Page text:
23rd February 16, 07:28 AM
Sheep have right to, you know!

Feryk
23rd February 16, 11:48 AM
I didn't notice anything in his 'deal' that would change a thing. Parliament already ignores the European laws it doesn't agree with so I fail to see what he managed to bargain out of them.

I noticed the jocks are getting rowdy again too. Britain leaving the E.U. would trigger another Scottish independence referendum even though Europe still wont commit to saying whether or not it would accept them as an independent nation. Risky business.

He went in weak so he could get an easy win...and then declare victory. It tells you he really wants to stay in.

Dr. Socially Liberal Fiscally Conservative Vermin
23rd February 16, 11:52 AM
Are they even considered as real people?

yca2BCwAnBQ

Pie of Hate
23rd February 16, 11:55 AM
He went in weak so he could get an easy win...and then declare victory. It tells you he really wants to stay in.

It tells me he's got about as much spine as the rest of the cabinet.

Pie of Hate
23rd February 16, 11:56 AM
yca2BCwAnBQ

So that's a no then.

Dr. Socially Liberal Fiscally Conservative Vermin
23rd February 16, 12:04 PM
KGAHJsiyljg

Pie of Hate
23rd February 16, 12:07 PM
Is that the title of the song or just how they announced her entrance?

Dr. Socially Liberal Fiscally Conservative Vermin
23rd February 16, 12:39 PM
j4m9ptFefwo

Dr. Socially Liberal Fiscally Conservative Vermin
23rd February 16, 05:47 PM
"What did the EU ever do for us?
Not much, apart from: providing 57% of our trade;
structural funding to areas hit by industrial decline;
clean beaches and rivers;
cleaner air;
lead free petrol;
restrictions on landfill dumping;
a recycling culture;
cheaper mobile charges;
cheaper air travel;
improved consumer protection and food labelling;
a ban on growth hormones and other harmful food additives;
better product safety;
single market competition bringing quality improvements and better industrial performance;
break up of monopolies;
Europe-wide patent and copyright protection;
no paperwork or customs for exports throughout the single market;
price transparency and removal of commission on currency exchanges across the eurozone;
freedom to travel, live and work across Europe;
funded opportunities for young people to undertake study or work placements abroad;
access to European health services;
labour protection and enhanced social welfare;
smoke-free workplaces;
equal pay legislation;
holiday entitlement;
the right not to work more than a 48-hour week without overtime;
strongest wildlife protection in the world;
improved animal welfare in food production;
EU-funded research and industrial collaboration;
EU representation in international forums;
bloc EEA negotiation at the WTO;
EU diplomatic efforts to uphold the nuclear non-proliferation treaty;
European arrest warrant;
cross border policing to combat human trafficking, arms and drug smuggling; counter terrorism intelligence;
European civil and military co-operation in post-conflict zones in Europe and Africa;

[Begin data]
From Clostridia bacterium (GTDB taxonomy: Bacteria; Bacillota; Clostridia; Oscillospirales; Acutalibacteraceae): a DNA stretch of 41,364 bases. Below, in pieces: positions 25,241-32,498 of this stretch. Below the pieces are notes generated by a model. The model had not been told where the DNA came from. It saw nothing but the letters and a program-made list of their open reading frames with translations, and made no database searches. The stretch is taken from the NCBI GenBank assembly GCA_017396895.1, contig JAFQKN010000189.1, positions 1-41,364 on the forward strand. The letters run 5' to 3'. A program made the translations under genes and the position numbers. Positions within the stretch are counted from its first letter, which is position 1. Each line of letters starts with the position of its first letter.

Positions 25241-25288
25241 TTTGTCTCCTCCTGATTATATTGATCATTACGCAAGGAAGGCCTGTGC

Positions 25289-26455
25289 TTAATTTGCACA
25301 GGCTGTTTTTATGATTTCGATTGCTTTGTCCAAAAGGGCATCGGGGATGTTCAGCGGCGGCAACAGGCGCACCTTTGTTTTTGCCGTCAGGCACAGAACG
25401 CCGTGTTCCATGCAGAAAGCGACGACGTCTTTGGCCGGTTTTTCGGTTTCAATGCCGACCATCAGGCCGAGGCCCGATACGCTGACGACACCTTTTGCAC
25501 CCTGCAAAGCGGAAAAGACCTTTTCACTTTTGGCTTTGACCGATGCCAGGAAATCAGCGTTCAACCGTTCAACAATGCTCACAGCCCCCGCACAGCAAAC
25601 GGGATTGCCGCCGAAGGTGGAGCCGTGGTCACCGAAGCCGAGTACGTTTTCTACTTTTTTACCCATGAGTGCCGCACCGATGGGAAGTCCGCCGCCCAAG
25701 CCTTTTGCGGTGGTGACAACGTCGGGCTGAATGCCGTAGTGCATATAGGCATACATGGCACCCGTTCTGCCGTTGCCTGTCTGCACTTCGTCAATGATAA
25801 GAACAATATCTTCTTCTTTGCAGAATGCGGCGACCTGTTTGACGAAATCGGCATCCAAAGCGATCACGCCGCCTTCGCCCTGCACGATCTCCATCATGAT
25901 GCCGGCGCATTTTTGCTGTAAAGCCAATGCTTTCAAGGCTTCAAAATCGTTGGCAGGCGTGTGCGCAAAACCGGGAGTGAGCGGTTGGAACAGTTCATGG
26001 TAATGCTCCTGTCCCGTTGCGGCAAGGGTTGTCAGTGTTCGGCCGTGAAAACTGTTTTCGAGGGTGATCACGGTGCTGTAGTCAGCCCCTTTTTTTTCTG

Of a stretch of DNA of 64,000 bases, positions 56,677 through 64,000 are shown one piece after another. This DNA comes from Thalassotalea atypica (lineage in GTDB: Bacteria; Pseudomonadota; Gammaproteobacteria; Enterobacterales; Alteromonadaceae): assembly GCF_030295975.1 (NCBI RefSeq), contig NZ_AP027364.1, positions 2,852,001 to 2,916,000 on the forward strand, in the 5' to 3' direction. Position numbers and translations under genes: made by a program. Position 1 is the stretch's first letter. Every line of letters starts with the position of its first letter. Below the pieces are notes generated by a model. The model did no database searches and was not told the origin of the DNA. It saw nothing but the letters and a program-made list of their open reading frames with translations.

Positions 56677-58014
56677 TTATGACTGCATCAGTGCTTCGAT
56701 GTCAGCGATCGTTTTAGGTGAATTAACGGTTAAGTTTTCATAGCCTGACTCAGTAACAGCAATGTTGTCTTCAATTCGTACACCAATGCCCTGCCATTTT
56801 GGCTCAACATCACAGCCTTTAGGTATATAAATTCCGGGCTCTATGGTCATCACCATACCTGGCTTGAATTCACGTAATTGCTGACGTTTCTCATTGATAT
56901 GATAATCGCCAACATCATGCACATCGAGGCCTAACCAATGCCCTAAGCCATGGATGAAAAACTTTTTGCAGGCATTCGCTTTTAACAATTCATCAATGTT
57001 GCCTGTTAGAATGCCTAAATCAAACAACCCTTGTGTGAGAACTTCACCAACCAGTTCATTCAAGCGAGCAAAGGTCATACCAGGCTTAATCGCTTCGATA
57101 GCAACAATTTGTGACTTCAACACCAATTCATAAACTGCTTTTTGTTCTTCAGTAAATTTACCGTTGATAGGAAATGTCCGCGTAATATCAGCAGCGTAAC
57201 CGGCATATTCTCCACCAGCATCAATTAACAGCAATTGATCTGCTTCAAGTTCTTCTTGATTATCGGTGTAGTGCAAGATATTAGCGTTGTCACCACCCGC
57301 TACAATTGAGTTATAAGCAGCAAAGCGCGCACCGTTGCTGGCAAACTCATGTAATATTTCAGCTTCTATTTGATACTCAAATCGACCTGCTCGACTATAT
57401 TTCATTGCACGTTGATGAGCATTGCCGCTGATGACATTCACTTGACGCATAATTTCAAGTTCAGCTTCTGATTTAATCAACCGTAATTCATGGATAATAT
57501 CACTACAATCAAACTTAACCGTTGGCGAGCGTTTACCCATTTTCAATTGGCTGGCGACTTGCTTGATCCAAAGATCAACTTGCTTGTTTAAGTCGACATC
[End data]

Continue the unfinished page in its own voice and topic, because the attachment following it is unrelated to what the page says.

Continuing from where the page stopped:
support for democracy and human rights across Europe and beyond;
investment across Europe contributing to better living standards and educational, social and cultural capital.
All of this is nothing compared with its greatest achievements: the EU has for 60 years been the foundation of peace between European neighbours after centuries of bloodshed.
It furthermore assisted the extraordinary political, social and economic transformation of 13 former dictatorships, now EU members, since 1980.
Now the union faces major challenges brought on by neoliberal economic globalisation, and worsened by its own systemic weaknesses. It is taking measures to overcome these. We in the UK should reflect on whether our net contribution of £7bn out of total government expenditure of £695bn is good value. We must play a full part in enabling the union to be a force for good in a multi-polar global future.

by Simon Sweeney

Üser Friendly
24th February 16, 01:30 AM
Bastards!

Pie of Hate
24th February 16, 04:11 AM
Switzerland manages to do alright.

Side note - The signing of the NAT brought peace (albeit with a view of defending against a soviet attack), not some free trade agreement.

Dr. Socially Liberal Fiscally Conservative Vermin
24th February 16, 06:27 AM
Yeah I did think he was pushing it with the peace angle.

As for Switzerland, they have about an 8th of the population of the UK, so I'm not sure its that good a comparison.

Üser Friendly
24th February 16, 08:26 AM
A vote to leave is a vote for instability with the promise of a better future

A vote to stay is a vote for stability with the promise of a better future

On balance I think most people will vote to stay

How did UKIP do last election?

Dr. Socially Liberal Fiscally Conservative Vermin
24th February 16, 08:43 AM
They got 12.6% of the vote. (http://www.bbc.co.uk/news/election/2015/results)

Pie of Hate
24th February 16, 10:11 AM
Yeah I did think he was pushing it with the peace angle.

As for Switzerland, they have about an 8th of the population of the UK, so I'm not sure its that good a comparison.

Not by GDP, no, but by the first and second order bilateral agreements they managed to get for themselves. Those are the sorts of things 'Call Me Dave' should have been fighting for.